Ecological effects of non-native species in marine ecosystems relate to co-occurring anthropogenic pressures

by Nathan R. Geraldi, Andrea Anton, Julia Santana-Garcon, Scott Bennett, Nuria Marba, Catherine E. Lovelock, Eugenia T. Apostolaki, Just Cebrian, Dorte Krause-Jensen, Paulina Martinetto, John M. Pandolfi, Carlos M Duarte
Research article Year: 2020 ISSN: 1354-1013 DOI: 10.1111/gcb.14930


Geraldi, N. R., Anton, A., Santana‐Garcon, J., Bennett, S., Marbà, N., Lovelock, C. E., ... & Duarte, C. M. (2020). Ecological effects of non‐native species in marine ecosystems relate to co‐occurring anthropogenic pressures. Global change biology26(3), 1248-1258.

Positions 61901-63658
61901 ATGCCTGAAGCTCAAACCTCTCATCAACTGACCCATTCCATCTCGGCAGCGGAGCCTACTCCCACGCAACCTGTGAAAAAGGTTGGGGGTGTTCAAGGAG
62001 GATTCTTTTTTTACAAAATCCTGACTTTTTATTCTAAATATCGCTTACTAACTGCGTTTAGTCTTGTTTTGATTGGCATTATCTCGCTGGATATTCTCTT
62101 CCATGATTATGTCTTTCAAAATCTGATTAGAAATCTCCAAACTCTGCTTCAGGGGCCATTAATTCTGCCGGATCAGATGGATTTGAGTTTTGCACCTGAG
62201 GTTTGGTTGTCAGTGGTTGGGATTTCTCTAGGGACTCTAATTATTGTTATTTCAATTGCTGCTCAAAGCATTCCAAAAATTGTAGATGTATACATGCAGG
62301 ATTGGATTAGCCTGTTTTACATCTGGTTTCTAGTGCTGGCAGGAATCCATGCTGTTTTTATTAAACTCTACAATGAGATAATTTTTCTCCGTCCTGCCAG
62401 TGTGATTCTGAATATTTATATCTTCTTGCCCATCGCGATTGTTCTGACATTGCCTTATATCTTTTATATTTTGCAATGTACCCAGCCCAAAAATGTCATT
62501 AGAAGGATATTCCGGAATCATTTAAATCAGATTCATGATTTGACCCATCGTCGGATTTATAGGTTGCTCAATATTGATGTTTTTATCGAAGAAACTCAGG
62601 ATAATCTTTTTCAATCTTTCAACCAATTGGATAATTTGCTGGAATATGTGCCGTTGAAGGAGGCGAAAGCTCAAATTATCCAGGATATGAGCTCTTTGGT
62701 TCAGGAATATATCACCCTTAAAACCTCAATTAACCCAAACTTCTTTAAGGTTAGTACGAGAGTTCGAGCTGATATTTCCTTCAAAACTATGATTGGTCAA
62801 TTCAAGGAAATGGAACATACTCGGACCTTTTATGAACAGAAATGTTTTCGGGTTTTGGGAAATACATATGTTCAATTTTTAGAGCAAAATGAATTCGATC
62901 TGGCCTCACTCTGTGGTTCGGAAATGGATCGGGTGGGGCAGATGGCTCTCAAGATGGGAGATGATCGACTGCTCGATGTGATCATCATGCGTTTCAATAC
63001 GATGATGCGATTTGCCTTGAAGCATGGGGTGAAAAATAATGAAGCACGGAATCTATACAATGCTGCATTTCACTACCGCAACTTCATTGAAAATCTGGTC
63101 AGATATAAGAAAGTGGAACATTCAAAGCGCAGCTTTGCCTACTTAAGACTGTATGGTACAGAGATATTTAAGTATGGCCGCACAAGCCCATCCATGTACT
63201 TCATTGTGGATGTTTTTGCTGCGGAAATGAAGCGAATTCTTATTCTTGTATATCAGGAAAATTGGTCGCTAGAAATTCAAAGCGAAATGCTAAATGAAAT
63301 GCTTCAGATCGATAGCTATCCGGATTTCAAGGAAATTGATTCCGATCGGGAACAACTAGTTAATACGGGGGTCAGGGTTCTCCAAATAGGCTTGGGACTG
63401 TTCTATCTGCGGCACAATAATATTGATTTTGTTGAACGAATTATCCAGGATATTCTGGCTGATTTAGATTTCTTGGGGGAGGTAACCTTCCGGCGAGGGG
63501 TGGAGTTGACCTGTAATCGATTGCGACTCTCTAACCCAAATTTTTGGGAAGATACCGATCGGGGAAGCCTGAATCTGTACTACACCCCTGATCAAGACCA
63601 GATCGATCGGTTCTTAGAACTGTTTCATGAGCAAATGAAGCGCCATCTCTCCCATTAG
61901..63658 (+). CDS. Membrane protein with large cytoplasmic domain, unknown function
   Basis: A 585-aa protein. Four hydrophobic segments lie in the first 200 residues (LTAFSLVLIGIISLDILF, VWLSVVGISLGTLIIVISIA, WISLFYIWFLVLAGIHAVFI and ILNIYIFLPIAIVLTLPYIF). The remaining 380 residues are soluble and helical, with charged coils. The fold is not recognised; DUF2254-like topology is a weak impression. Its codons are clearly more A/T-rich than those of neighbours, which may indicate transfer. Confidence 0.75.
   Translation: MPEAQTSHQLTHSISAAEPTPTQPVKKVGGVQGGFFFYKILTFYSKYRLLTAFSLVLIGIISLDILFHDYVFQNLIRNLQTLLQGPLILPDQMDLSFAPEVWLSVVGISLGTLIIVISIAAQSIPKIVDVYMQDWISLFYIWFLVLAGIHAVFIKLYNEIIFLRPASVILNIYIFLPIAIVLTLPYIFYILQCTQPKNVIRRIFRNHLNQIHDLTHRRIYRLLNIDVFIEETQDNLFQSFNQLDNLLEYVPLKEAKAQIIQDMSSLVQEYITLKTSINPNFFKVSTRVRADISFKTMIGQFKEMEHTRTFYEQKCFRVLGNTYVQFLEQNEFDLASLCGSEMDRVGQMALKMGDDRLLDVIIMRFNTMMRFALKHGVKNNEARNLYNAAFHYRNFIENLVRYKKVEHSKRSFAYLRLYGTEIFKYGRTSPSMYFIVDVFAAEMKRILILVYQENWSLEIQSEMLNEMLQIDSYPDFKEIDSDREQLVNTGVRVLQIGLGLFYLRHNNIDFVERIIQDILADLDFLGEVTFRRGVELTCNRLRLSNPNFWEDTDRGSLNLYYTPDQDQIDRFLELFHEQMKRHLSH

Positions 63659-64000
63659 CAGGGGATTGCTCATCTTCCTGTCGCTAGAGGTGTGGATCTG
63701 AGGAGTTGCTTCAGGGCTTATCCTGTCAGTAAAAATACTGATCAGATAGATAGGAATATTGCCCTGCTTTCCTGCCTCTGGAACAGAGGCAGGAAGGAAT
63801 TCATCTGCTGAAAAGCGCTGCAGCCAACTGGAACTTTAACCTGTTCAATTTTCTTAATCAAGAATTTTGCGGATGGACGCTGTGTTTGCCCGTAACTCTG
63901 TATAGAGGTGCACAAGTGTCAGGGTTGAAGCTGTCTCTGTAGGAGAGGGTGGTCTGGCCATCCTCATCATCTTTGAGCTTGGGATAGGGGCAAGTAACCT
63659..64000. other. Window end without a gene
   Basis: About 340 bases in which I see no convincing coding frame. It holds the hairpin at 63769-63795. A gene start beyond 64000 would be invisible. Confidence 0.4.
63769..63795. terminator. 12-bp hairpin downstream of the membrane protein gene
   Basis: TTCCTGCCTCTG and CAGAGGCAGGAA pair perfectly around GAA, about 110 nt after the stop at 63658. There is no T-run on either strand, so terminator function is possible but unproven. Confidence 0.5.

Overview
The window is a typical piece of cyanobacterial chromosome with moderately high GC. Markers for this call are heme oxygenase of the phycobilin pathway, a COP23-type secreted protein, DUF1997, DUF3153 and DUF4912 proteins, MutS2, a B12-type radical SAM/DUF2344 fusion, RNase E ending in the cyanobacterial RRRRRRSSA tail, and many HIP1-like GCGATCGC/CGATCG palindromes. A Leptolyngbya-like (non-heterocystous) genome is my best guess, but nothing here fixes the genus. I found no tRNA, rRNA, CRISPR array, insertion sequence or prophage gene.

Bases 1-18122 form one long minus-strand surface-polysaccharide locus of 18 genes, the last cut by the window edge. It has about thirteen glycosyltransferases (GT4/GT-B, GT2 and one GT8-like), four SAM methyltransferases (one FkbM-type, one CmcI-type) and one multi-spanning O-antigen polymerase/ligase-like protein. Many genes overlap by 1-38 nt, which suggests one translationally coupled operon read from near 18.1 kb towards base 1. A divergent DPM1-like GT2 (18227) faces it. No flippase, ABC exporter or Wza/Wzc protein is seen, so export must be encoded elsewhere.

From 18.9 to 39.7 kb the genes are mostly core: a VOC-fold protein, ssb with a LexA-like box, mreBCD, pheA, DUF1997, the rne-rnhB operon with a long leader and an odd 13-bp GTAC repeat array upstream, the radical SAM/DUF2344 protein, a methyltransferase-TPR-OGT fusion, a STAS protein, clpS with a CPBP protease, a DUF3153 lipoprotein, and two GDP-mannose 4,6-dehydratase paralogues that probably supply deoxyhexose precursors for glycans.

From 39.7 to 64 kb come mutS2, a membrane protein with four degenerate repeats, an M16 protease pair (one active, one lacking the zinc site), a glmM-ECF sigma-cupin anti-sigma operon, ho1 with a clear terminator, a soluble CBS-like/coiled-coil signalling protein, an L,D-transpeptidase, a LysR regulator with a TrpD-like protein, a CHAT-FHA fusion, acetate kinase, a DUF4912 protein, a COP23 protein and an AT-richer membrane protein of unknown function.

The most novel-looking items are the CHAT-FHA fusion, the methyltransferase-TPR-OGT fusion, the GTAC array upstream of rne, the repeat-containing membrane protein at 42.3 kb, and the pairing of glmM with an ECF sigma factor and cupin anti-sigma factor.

Predictors for the ecological effects of non-native species are lacking, even though such knowledge is fundamental to manage non-native species and mitigate their impacts. Current theories suggest that the ecological effects of non-native species may be related to other concomitant anthropogenic stressors, but this has not been tested at a global scale. We combine an exhaustive meta-analysis of the ecological effects of marine non-native species with human footprint proxies to determine whether the ecological changes due to non-native species are modulated by co-occurring anthropogenic impacts. We found that non-native species had greater negative effects on native biodiversity where human population was high and caused reductions in individual performance where cumulative human impacts were large. On this basis we identified several marine ecoregions where non-native species may have the greatest ecological effects, including areas in the Mediterranean Sea and along the northwest coast of the United States. In conclusion, our global assessment suggests coexisting anthropogenic impacts can intensify the ecological effects of non-native species.